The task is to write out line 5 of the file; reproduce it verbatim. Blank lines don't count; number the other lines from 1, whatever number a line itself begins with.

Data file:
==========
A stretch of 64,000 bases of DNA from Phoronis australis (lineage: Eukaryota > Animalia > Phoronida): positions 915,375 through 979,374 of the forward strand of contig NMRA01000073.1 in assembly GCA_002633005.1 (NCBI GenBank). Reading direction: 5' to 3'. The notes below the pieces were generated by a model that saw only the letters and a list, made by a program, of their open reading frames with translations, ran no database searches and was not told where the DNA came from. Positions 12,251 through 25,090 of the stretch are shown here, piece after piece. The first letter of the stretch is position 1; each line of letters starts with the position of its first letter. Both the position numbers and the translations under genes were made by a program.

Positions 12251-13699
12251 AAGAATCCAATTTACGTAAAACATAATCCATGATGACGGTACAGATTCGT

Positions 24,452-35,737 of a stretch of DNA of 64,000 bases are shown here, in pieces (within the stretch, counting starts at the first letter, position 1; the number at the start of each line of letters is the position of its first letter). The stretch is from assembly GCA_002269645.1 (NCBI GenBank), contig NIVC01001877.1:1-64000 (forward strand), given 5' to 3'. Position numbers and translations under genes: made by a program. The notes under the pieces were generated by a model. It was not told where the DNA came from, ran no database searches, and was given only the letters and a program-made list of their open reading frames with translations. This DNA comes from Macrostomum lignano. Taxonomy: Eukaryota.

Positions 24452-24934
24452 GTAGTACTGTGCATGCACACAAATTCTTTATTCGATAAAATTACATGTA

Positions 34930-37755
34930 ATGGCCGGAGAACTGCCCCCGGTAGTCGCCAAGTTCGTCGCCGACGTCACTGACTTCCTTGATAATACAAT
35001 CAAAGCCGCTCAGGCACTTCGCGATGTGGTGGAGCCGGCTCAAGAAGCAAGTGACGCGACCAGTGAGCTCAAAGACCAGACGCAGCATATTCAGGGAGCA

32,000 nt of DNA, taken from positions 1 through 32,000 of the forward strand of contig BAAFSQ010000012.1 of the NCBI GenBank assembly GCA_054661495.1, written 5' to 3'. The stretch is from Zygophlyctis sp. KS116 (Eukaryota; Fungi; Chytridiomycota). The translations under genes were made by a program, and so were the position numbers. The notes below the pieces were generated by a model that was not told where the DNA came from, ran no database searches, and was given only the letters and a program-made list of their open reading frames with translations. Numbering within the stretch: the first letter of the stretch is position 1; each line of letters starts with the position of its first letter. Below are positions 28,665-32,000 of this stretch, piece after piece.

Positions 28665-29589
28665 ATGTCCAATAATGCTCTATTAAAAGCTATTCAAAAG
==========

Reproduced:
Positions 24452-24934